Conservation and collections resource center open for tours this Friday.
Students, faculty and staff will get a chance to tour the new conservation and collections resource center for the George Washington University Museum and The Textile Museum this Friday from 2 to 5 p.m. The facility, located on the Virginia Science and Technology Campus, will be the home of priceless artifacts from GW and The Textile Museum, including textiles dating back to 3000 B.C.E.
The conservation and collection resource center is a private facility designed to store and support the Albert H. Small Washingtoniana, Textile Museum and GW fine arts collections. There will be no public exhibitions or programs at this location, which will serve as a behind-the-scenes resource for the new museum under construction on the Foggy Bottom Campus.
“This magnificent facility enables the museum’s world-recognized collections to receive the highest standards of care for generations to come. Moreover, we are thrilled at the prospect of enhanced access to the collections by scholars, connoisseurs and students,” said Bruce Baganz, president of The Textile Museum’s Board of Trustees.
The LEED silver-certified facility is particularly important for the preservation of textiles. The 21,000-square-foot center boasts temperature and humidity controls and an air filtration system that will benefit the long-term protection and care of the collections it will house. It will hold a state-of-the-art conservation lab and a dye lab to better facilitate the treatment of objects for exhibition. The space also includes a walk-through freezer that will allow large objects to freeze at 30 degrees below zero to protect against pest infestation of the collection as textiles are brought into the facility.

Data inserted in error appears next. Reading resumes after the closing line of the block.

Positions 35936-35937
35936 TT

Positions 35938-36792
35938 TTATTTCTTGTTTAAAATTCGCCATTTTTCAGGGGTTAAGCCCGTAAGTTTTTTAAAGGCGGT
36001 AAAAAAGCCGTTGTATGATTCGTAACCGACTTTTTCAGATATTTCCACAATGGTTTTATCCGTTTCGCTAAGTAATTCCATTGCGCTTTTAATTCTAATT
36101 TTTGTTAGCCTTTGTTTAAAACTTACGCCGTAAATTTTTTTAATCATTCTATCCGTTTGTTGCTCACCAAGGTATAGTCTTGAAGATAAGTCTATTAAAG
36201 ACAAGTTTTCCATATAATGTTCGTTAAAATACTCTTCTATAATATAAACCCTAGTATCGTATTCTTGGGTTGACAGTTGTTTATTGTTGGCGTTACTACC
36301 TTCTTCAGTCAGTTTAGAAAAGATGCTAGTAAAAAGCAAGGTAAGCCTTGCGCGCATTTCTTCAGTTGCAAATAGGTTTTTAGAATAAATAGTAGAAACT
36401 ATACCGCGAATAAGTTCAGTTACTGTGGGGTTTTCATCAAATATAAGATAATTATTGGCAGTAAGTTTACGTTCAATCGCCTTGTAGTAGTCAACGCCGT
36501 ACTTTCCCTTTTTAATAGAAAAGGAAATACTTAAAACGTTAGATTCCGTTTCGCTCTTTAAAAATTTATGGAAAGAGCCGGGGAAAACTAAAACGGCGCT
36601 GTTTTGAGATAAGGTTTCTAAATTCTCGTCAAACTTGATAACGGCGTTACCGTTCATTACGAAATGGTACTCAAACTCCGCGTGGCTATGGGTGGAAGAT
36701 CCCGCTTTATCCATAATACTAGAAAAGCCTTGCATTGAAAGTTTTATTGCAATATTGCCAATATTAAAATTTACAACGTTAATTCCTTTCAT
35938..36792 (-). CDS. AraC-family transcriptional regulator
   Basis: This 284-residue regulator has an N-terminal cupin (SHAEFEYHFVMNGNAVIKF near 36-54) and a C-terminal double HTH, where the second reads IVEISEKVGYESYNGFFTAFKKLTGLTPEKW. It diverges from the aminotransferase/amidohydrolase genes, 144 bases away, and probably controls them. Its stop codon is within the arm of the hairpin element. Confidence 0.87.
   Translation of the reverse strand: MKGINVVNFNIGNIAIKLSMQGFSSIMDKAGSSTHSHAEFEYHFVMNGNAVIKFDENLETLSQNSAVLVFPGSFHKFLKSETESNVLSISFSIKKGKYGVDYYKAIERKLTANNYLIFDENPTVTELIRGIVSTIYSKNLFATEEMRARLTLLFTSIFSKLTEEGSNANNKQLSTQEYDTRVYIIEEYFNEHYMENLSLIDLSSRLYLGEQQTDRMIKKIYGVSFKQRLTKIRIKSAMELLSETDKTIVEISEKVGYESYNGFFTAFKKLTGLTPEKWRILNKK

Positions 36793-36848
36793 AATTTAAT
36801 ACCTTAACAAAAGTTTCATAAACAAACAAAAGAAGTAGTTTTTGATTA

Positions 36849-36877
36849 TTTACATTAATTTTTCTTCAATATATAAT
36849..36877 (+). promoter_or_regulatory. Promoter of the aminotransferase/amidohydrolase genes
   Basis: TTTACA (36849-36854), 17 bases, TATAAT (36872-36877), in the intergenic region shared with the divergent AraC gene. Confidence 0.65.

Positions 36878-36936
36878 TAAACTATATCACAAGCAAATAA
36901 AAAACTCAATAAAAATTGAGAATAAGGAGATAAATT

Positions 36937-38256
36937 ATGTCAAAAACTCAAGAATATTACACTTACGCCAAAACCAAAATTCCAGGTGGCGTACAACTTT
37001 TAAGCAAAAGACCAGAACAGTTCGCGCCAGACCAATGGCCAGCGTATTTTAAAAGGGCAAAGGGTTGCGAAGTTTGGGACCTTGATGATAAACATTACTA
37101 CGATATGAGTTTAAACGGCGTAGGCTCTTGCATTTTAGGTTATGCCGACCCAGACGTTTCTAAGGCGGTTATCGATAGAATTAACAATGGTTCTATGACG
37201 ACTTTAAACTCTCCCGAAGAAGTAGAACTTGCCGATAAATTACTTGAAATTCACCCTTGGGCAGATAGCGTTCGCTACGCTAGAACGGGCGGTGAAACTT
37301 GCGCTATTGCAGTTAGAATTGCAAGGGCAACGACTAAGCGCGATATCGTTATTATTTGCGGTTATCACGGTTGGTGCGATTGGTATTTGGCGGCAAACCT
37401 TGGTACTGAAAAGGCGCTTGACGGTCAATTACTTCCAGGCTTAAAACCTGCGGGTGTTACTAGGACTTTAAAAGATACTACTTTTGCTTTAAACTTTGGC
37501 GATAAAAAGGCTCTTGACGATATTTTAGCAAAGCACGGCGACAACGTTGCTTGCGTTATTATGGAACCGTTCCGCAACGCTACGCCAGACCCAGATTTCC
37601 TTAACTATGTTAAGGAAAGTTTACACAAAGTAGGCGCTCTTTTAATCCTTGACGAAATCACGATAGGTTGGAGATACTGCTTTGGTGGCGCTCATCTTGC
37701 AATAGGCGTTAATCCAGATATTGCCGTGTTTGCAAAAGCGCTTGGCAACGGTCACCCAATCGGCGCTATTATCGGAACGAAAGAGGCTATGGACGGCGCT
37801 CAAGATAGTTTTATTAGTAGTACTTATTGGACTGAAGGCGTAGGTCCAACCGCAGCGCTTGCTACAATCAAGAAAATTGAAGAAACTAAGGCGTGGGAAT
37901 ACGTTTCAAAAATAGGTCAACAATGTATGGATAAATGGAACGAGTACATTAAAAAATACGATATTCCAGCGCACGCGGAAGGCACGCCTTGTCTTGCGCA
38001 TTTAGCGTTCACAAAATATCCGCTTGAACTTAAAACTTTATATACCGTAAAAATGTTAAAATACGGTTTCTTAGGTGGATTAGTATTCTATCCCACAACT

Once objects have been moved, a process that begins next month, this private facility will be open to visiting scholars and students by appointment only. The open house will give the broader GW community an opportunity to see the facility firsthand. Guests will get an exclusive behind-the-scenes tour of collections storage, conservations rooms and exhibition preparation spaces. Additionally, attendees can meet museum staff to learn about future collaborations that will take place across disciplines at the university.
“We are excited to demonstrate how this new facility can help further our university’s commitment to excellence through research, teaching, training and learning,” said John Wetenhall, director of the George Washington University Museum and The Textile Museum.